Monday 16 September 2019

Pat Kenny faces fresh battle to prevent apartment development beside Dalkey home

Pat Kenny and his wife, Kathy Picture: Brian McEvoy
Pat Kenny and his wife, Kathy Picture: Brian McEvoy

Gordon Deegan

Broadcaster, Pat Kenny faces a fresh battle in trying to prevent a high density development proceeding on a site adjacent to his Dalkey home.

This follows An Bord Pleanála confirming on Friday that developer, Bartra Capital Property has lodged an appeal against Dublin City Council’s decision last month to refuse planning for three apartment blocks and seven houses beside the Kenny home.

The application consists of 19 apartments in three blocks ranging up to four storeys along with five three bedroomed homes and two semi-detached homes on the 1.4 acre sit

The application by Richard Barrett’s Bartra Capital Property was refused on a number of grounds and the refusal was mainly concerned with the impact of the height, bulk and scale of two of the apartment blocks on neighbouring properties.

In lodging the appeal, Mr Barrett is anxious to see a return on the reported €3.1m his firm paid for the Maple Tree House site adjacent to the Kenny home and also paid for an additional 0.51 acre site.

However, Pat Kenny and his wife Cathy will take comfort from the latest figures from An Bord Pleanála showing that Mr Barrett has a uphill battle in order to have the city council decision reversed.

According to the appeals board 2017 report, the number of council decisions reversed on appeal to An Bord Pleanala stood at 23.7% - or a little less than one in four of the 1,427 decisions made.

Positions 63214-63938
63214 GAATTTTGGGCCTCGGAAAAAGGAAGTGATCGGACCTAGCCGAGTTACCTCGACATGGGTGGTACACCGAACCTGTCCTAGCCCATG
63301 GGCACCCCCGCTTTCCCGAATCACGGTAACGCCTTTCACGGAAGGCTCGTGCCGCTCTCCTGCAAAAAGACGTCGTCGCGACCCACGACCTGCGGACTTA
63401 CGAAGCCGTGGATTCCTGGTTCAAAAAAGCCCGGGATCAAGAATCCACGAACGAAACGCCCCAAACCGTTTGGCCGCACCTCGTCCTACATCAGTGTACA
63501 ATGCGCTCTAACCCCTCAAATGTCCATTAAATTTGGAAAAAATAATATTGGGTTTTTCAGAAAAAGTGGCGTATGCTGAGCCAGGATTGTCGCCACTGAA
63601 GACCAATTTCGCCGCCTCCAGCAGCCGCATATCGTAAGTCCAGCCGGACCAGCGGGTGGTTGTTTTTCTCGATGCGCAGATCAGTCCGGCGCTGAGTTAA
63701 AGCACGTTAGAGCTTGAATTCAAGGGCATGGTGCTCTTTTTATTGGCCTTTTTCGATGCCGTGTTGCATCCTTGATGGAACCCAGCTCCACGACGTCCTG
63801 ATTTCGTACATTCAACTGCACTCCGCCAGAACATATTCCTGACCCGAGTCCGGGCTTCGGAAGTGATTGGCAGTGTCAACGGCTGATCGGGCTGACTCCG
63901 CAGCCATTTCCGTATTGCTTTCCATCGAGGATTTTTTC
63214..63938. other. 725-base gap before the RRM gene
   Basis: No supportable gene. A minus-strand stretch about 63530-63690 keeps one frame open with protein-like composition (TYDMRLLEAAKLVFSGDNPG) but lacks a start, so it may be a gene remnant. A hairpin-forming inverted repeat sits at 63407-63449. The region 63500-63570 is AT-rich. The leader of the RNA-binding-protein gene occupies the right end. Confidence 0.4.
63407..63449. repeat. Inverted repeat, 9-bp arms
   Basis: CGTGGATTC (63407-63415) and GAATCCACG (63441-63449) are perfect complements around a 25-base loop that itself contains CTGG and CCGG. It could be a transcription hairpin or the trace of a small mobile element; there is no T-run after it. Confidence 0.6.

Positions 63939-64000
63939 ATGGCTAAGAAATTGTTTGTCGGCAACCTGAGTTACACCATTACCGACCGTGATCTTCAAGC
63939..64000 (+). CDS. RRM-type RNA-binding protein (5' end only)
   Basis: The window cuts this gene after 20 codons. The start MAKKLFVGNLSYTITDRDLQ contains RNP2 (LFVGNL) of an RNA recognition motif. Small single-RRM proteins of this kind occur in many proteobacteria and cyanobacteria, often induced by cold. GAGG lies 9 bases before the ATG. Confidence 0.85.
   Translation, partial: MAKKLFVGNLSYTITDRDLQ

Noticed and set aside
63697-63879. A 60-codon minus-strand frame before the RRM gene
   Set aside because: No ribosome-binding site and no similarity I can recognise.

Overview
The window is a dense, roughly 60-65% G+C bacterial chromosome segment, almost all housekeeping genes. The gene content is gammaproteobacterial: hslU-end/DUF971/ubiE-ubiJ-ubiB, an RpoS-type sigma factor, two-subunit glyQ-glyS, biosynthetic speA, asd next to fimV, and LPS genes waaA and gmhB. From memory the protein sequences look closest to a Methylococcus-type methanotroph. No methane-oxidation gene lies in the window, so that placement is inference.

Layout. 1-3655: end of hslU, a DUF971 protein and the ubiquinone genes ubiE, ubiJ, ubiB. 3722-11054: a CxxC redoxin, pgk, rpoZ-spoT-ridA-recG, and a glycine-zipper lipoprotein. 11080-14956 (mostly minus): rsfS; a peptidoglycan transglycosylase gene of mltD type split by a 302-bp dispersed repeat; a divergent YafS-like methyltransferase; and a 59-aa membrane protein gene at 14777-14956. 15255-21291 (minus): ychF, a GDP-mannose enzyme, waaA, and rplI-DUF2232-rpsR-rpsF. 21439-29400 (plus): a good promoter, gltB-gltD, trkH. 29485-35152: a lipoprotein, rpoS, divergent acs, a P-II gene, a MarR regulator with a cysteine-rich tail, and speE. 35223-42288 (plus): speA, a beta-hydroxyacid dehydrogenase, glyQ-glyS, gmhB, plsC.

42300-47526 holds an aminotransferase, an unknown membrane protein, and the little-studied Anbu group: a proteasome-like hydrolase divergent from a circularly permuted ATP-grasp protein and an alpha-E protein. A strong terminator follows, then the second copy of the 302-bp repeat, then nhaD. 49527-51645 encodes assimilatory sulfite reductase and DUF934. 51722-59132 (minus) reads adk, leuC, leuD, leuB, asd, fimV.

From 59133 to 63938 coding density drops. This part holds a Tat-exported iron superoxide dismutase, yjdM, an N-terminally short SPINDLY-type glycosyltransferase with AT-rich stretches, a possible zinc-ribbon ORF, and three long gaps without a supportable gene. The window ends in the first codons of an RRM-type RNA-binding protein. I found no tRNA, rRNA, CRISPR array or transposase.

The comprehensive Kenny objection lodged with the City Council ran to 16 pages.

The objection stated that if permitted the development "would detrimentally impact on The Anchorage" and other residential properties in the area.

The objection added: “It would also set a precedent that could ultimately seriously damage the character of the area.”

They stated that planning permission should be refused as “this development is ill-thought and appears based on the quest for density alone with scant other consideration”.

The Kennys stated: “We have no desire to object to every development proposal, but we seek only to have appropriate development in terms of scale and function."

The Kennys stated that the development will result in gross overlooking along with loss of light and loss of privacy of The Anchorage.

They stated that “the Duplex apartments at the end of the site overlook The Anchorage and any roof terrace or window would be less than 15 metres from our daughter’s bedroom window and 19 metres from our bedroom window”.

They pointed out that the ground level of The Anchorage is 3.5 metres below the ground level of the Duplex Apartment block G&H.

They stated: “On our outdoor dining patio, we would be facing a construction with a roof line some 11 metres above us, denying us light and privacy.”

The Kennys stated that the loss of light on their property that would result from the proposal “would be disastrous”.

However, the planner’s report that recommended refusal does provide Mr Barrett with some ground for optimism in having the decision overturned.

In the 30 page report, the Council planner stated that the Council “considers that there is an opportunity to provide a high quality residential development on the subject site”.

Earlier in the report, the planner states that the principle of the redevelopment of the site with an appropriately high density residential scheme would be considered acceptable on this site.

It stated that the proposed density of 43 units per hectare “is a reasonable density”.

The planner’s report also revealed that Bartra had reached a deal with the Council to reserve a portion of the development for social and affordable housing to comply with requirements under Part V of the Planning & Development Act 2000-2015.

The report disclosed that Bartra proposed to comply with the Part V requirement by the transfer to the Council of two one-bedroom units at a combined indicative cost of €673,078.

The Kennys will now the option of making an observer's submission to the appeals board on the content of the appeal lodged by Mr Barrett’s firm and a decision is due in April.

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